January 05 2018
For my ﬁrst journal post of 2018, I thought it might be ﬁtting to look back on one of my favourite design projects of last year. When New Year’s Eve arrived, I found myself thinking of this location and what a perfect spot it would be to enjoy the festivities. The following morning, it was in my thoughts once more, as we wandered slowly to our village pub for a comforting New Year’s brunch. Again, I pictured the same scene, yet this time ﬁlled with a mixture of the bleary-eyed looking for a cosseting space in which they could rouse themselves, and the bright-eyed seeking somewhere special to begin the new year.
Mikey Ryan’s is a 19th century pub, restaurant and grocer in the quaint and tiny town of Cashel, Ireland. The owners informed us of its rumoured history – it is believed that the garden grew the original hops plant used to make Guinness – as well as its culinary traditions that form a core part of local life. Residents of Cashel can often be seen forming a snaking queue outside and along the neighbouring narrow terraces as they wait to buy local produce over the counter. The establishment closed a few years ago, but happily, its new owners fell for its charms, and sought to renovate it entirely, hoping to preserve its historic character, reﬂect its Irish roots and pedigree, but to also contemporise it in an authentic, elegant manner. Needless to say, we were brimming with anticipation at the prospect.
Many interior design studios specialise in either residential or commercial projects; indeed, they can be wholly different briefs, requiring an entirely different skillset. I have never seen things this way though. Our specialism lies in creating timeless, calm, sophisticated homes, and if we can bring that feeling of the home to a business – be it a restaurant, a hotel, or even an ofﬁce – then that is a wonderful opportunity for us as designers and decorators, for those that work there, and of course, for the ‘customer’. This is precisely why the new owners of Mike Ryan’s commissioned us.
Because much of the property had fallen into disrepair, it meant that we needed to fulﬁl a signiﬁcant amount of building and renovation work in the earliest stages of the development. This was certainly a structural renovation as well as an aesthetic one, and an interior design project as well as an exterior and masonry one. We had such a wonderful canvas to work with, almost from scratch, though not entirely as we were determined to preserve the building’s original features, encouraging them to tell part of the story of Mikey Ryan’s past. We came across these incredible ancient oak trusses in the ﬁrst-ﬂoor ceiling that I was so proud to recover and allow them to sing so beautifully within the interior’s architecture. It was not merely a case of cherishing visible original features, but of also detecting and uncovering those that had been lost and hidden in the building’s belly.
Cashel itself is a place that, though small, is rather well-known, being the area where you can ﬁnd the renowned heritage site, The Rock of Cashel. My team and I cared not only about staying true to Mikey Ryan’s character, but we also hoped to capture the spirit of the local area. Each design decision that we made was done so by exploring what materials we were able to source nearby and how to bring them together in a way that would not contradict the town’s look and feel. For example, Kilkenny limestone, which is quarried roughly an hour away, was our predominant stone. Similarly, our colour palette was carefully curated to complement the natural landscape, stone facades and often grey-toned skies. On each of our visits, we would remark on how Cashel was a town full or intrigue and unexpected twists, turns and surprises as you ambled along its many side streets. This too was an element that we looked to weave into our plans, and I hope that guests to Mikey Ryan’s sense this. The property evolves as you walk through its many passageways and rooms. It begins by channelling depth and comfort with a more masculine subtext, using Stiffkey Blue, characterful leather and aged oak. As you walk through the property though, it transforms gradually, opening up, using light to its great advantage and less saturated colour, introducing walls panelled in glass and hessian – which we felt encouraged imagery of orangeries and Irish crop ﬁelds – and incorporating antiqued brass accents. it imbues a more feminine feel as you progress, meaning the overall aesthetic is varied yet balanced. It is a gradual but deﬁnite transition, so that when you enter the landscaped gardens, it feels like the most natural step into true light and fresh air.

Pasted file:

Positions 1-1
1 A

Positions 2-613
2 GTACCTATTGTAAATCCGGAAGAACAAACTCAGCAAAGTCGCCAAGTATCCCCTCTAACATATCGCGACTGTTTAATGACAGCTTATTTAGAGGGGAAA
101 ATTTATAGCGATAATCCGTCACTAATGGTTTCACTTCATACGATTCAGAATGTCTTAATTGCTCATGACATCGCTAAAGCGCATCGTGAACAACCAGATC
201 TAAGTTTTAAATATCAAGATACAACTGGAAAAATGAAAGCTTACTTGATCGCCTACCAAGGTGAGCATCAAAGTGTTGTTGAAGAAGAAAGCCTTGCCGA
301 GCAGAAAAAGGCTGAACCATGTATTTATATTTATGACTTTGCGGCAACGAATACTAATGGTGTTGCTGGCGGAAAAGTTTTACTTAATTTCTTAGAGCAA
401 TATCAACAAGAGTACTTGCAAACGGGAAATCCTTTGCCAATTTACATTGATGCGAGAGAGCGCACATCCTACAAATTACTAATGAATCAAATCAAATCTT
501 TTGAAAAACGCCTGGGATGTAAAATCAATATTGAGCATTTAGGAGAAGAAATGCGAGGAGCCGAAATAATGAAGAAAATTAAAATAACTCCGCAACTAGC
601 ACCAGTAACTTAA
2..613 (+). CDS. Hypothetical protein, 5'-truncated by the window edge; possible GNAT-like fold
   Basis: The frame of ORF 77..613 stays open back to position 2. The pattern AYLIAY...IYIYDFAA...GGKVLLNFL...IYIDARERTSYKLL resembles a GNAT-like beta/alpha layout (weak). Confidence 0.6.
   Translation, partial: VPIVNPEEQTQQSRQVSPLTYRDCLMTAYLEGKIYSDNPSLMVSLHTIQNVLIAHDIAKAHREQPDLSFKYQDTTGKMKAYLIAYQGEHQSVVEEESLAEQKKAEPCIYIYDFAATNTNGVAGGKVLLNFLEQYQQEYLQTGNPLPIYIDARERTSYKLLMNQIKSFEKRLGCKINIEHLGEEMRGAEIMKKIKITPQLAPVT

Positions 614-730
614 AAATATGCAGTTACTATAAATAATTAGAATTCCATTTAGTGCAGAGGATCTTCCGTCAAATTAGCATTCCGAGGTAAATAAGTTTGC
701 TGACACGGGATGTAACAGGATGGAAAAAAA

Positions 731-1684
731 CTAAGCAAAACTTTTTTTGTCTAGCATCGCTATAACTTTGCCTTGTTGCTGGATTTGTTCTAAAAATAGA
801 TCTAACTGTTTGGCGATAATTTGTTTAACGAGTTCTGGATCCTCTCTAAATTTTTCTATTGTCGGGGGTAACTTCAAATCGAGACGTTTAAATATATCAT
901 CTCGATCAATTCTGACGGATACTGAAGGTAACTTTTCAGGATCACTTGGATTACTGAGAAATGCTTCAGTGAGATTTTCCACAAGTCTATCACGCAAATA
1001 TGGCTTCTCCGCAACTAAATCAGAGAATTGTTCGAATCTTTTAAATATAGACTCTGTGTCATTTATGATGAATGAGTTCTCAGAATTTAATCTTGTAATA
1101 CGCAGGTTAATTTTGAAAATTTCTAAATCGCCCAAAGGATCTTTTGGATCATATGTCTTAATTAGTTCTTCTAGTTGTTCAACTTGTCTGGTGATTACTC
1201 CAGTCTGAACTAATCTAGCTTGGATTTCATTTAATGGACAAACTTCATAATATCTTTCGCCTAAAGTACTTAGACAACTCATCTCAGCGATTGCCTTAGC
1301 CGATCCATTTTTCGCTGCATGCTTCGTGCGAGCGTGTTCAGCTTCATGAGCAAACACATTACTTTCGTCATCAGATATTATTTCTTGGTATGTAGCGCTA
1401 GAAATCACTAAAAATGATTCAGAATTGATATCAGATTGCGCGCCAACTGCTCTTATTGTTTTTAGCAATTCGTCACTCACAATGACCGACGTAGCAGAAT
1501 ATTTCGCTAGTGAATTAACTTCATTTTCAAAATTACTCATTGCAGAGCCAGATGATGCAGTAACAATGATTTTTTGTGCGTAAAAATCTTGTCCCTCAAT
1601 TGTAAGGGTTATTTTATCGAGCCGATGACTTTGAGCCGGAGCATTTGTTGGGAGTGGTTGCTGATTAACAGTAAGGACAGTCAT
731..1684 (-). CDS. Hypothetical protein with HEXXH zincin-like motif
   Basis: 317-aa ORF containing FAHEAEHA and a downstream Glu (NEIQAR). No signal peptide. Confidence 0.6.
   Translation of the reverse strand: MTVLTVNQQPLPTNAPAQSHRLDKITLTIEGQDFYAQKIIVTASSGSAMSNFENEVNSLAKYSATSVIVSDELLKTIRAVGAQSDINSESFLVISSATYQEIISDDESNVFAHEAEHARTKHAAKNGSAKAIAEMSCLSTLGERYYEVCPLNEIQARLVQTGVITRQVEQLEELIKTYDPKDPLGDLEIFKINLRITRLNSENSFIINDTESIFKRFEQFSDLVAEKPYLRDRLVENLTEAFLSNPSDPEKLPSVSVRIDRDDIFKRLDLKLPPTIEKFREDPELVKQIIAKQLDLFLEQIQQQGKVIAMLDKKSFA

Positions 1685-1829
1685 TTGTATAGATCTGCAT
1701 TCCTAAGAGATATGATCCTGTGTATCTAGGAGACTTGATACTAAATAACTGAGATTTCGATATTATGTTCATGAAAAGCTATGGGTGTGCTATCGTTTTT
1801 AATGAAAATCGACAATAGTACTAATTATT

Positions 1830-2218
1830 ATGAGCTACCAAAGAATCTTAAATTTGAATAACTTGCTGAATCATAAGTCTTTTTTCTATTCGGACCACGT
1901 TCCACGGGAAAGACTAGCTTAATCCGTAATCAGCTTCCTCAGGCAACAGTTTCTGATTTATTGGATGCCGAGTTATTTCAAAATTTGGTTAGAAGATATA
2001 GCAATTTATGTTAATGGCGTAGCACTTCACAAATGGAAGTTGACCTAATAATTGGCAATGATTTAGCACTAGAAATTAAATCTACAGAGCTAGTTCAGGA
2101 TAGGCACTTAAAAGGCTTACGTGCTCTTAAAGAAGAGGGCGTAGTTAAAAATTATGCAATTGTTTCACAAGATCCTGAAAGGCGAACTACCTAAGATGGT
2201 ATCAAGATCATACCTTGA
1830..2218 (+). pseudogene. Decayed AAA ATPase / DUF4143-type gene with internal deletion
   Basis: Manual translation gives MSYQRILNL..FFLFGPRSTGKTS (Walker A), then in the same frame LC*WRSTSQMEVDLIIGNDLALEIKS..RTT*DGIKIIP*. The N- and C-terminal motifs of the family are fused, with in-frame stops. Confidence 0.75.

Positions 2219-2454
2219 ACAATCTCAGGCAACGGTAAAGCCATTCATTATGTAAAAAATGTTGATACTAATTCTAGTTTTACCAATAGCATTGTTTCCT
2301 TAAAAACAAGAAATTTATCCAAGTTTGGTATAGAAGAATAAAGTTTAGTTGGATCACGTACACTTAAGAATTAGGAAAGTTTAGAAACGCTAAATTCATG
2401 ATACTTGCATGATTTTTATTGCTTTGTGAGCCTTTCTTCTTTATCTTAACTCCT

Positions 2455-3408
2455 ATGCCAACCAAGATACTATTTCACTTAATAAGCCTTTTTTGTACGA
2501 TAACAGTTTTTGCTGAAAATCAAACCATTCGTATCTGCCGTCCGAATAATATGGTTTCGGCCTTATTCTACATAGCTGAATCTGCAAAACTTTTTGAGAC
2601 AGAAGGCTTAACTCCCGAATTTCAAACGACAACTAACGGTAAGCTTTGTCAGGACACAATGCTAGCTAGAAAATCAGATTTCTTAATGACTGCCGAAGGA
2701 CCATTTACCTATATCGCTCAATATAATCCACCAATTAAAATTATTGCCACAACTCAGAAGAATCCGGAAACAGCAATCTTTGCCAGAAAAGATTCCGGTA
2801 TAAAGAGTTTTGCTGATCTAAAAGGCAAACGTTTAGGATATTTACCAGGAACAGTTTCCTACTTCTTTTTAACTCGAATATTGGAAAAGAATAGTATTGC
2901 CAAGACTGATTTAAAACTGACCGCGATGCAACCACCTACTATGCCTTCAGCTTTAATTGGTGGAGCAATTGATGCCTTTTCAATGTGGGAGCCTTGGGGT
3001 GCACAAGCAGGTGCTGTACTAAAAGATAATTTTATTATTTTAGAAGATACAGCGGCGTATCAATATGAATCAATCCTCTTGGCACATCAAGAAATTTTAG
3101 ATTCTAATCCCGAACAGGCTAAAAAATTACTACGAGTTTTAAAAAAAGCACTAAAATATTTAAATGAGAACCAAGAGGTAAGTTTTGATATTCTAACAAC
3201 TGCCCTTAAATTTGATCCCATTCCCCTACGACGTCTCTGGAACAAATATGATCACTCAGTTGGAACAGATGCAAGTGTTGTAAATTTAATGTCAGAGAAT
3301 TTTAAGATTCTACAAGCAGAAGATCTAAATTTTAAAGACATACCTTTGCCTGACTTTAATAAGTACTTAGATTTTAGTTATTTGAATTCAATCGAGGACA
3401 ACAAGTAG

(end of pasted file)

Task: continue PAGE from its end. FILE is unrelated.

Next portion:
Into the garden, and you will encounter one of this project’s true highlights for me – the horse box bar. Outdoor spaces can often feel all too segregated from the interior, even with orangeries or oversized windows. Because this was a commercial project, I wanted to create something that connected the interior and exterior in a more meaningful way than simply a comfortable seating area. Mikey Ryan’s is a place of togetherness and joviality, so we resurrected an al fresco bar in miniature form to encourage people into the garden, and to feel as looked after as you might inside. The owners have a shared love of horse racing, hence the horse box design, which we painted in the same shade of Farrow & Ball blue. Colour is such a powerful tool to connect and unify spaces.
At Mikey Ryan’s, I hope that, more than anything, their guests feel perfectly at home, at ease, and like they want to stay for as long as they can – the team certainly would not be asking anybody to hurry off; they could not be more welcoming if they tried. It is the most wonderful of Irish homes, celebrating the most quintessential of old and the most exciting of the new.